Feb. 24 marked the one-month anniversary of Aleppo Sweets’ opening on Ives Street.
The shop has a warm and welcoming atmosphere: Copper Turkish tea sets decorate the front of the restaurant, a dozen plants and lamps hang from the azure ceiling and Arabic songs play softly in the background. The restaurant not only serves traditional Syrian baked goods and beverages but also reveals the story of Youssef Arkhtarini, a Syrian refugee who owned a few bakeries in Aleppo and now continues his passion for baking in Providence.
At the age of 16, Arkhtarini was already teaching others how to make baklava, a Middle Eastern sweet dessert pastry filled with layers of chopped nuts and held together by syrup. At 24, he opened a few small sweet shops in Aleppo, selling baklava by the stacks every day, he said.
When he arrived to the United States in October of 2016 with only a handbag of belongings and his rolling pin, Arkhtarini’s mindset was, “I need to open the bakery, as I don’t have anything,” he said.
Sandra Martin, then a volunteer for Dorcas International Institute of RI, met the Arkhtarini family at the institute the day after they arrived in Providence. “It was their first full day in the United States, and it was my first day volunteering at Dorcas,” said Martin, who has continued to develop a relationship with the family.
“It was clear early on that being a baklava baker was part of his identity,” Martin said. After years of watching Arkhtarini make baklava first at home and then in a rented kitchen at a nearby pizza shop, Martin and her husband Victor Pereira decided to invest in a restaurant property last May as a space for Aleppo Sweets. Martin added that Arkhtarini’s baklavas had already gained a small following through his presence at farmer’s markets, but the news of his pastries spread even more quickly after the opening of the store.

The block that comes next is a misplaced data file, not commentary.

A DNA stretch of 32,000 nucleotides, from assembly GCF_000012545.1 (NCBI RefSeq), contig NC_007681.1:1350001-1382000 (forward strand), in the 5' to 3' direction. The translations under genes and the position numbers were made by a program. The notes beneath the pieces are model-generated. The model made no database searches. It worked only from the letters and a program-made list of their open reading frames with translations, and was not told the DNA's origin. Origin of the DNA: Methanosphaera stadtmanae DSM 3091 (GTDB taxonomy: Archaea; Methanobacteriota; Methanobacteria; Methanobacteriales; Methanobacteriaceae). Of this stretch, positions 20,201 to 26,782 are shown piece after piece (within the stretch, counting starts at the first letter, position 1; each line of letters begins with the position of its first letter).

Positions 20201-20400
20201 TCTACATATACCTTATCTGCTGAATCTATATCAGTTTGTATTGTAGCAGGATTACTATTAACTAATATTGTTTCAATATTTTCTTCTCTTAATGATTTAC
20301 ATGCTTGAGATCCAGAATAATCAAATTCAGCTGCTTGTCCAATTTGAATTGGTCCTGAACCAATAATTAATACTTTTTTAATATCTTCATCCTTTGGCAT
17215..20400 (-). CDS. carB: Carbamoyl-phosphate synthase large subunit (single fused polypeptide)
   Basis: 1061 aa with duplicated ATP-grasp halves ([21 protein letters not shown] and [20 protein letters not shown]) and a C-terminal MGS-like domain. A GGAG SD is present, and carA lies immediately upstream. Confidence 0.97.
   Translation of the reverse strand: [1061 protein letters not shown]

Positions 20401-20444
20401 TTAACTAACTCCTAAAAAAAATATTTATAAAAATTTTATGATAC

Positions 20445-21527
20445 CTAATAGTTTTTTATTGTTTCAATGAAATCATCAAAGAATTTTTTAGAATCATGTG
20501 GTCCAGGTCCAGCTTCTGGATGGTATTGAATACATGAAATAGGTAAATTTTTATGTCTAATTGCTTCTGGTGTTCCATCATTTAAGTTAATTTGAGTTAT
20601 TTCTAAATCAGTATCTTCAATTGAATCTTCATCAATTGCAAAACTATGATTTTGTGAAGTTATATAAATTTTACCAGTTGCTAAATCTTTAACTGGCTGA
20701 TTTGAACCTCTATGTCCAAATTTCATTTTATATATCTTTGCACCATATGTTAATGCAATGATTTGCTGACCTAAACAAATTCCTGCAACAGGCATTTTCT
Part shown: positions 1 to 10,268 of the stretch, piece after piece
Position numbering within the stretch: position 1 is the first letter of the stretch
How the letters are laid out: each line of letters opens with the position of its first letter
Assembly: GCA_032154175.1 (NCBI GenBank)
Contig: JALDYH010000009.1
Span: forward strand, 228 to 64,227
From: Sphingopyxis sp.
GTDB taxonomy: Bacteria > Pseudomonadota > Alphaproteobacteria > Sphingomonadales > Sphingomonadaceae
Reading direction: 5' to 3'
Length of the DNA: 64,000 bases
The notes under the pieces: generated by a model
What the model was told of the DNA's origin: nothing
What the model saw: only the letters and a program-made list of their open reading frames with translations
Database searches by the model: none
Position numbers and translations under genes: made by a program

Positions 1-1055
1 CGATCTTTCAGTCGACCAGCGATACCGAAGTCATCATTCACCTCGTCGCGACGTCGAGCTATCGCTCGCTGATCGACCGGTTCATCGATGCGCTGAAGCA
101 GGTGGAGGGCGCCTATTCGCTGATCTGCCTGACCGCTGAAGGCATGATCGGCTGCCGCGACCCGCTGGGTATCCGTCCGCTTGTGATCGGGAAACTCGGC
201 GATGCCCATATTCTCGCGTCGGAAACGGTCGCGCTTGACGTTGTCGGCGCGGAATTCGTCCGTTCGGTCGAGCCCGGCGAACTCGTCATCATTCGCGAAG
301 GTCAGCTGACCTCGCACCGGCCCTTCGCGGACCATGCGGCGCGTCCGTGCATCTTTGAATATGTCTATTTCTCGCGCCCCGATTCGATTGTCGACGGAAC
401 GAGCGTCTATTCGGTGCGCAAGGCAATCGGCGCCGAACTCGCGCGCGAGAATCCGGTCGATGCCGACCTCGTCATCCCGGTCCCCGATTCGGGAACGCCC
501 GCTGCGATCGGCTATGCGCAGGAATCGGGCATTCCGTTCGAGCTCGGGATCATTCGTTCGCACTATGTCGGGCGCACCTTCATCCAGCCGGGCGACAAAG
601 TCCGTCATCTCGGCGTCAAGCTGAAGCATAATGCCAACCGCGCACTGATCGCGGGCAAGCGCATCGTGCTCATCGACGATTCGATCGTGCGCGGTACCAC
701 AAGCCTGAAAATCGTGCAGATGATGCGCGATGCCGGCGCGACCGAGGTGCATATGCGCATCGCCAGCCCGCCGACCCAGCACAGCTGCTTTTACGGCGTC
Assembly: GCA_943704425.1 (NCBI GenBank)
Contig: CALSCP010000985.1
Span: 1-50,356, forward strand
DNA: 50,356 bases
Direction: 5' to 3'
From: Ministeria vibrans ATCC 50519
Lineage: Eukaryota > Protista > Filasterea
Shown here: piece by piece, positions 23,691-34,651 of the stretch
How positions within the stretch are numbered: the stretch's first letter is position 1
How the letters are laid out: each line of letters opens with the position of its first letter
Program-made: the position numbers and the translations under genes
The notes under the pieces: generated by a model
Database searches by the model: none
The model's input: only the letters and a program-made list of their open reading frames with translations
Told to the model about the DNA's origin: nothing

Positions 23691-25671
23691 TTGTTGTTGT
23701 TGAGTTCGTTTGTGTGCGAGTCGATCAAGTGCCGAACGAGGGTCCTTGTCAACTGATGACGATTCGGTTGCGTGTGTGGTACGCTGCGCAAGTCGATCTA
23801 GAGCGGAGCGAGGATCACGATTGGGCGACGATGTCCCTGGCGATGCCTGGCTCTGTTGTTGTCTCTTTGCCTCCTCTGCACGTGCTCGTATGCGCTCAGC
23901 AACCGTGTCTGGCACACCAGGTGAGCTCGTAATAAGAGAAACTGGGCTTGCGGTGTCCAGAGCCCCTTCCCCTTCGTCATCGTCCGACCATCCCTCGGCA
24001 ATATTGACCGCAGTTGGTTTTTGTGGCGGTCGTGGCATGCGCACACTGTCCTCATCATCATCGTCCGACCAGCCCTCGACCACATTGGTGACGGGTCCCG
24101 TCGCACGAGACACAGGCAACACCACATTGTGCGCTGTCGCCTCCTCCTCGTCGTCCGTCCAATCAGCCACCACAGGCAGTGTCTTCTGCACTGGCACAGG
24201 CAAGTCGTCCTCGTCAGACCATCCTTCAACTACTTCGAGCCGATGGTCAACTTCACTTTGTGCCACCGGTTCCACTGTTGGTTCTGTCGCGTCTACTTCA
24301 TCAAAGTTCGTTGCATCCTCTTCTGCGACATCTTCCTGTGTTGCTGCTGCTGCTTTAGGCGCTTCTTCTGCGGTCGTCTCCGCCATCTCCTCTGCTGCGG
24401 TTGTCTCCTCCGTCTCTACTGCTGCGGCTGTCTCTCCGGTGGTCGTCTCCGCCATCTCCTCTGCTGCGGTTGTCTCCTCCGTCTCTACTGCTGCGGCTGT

While Martin owns the restaurant, she said that when “the Arkhtarinis feel like they’re prepared and ready to fly on their own, and also the business is viable, … at that point (Aleppo Sweets) would become theirs.”
During the month since the bakery’s opening, customers have praised Aleppo Sweets for its variety of dishes, pastries and beverages and have resonated with the baker’s story. “It’s great that you have someone who has been doing this previously in their home country, and … continuing it (here),” said Jin Douglass, a customer visiting Aleppo Sweets last Sunday morning.
Martin explained that this Syrian bakery and cultural hub is staffed almost exclusively by Syrian refugees. “What better way to convey a culture than (through) people from that culture?” Martin said. She added that the bakery has attracted a diverse customer base of various age groups and ethnicities. She noted that a lot of Arabic-speaking people and first- or second-generation Lebanese, Israeli and Syrian customers have visited the store in its first month.
The Providence community has also supported the Arkhtarini family’s adjustment to their new life in the United States. Arkhtarini said that each week, Brown Refugee Youth Tutoring and Enrichment (BRYTE) volunteers work with both his children and those of two other Syrian families at the bakery.
“It’s been great to have people come and be a part of something we created … and (to) feel like people are having the experience we hoped they would have,” Martin said.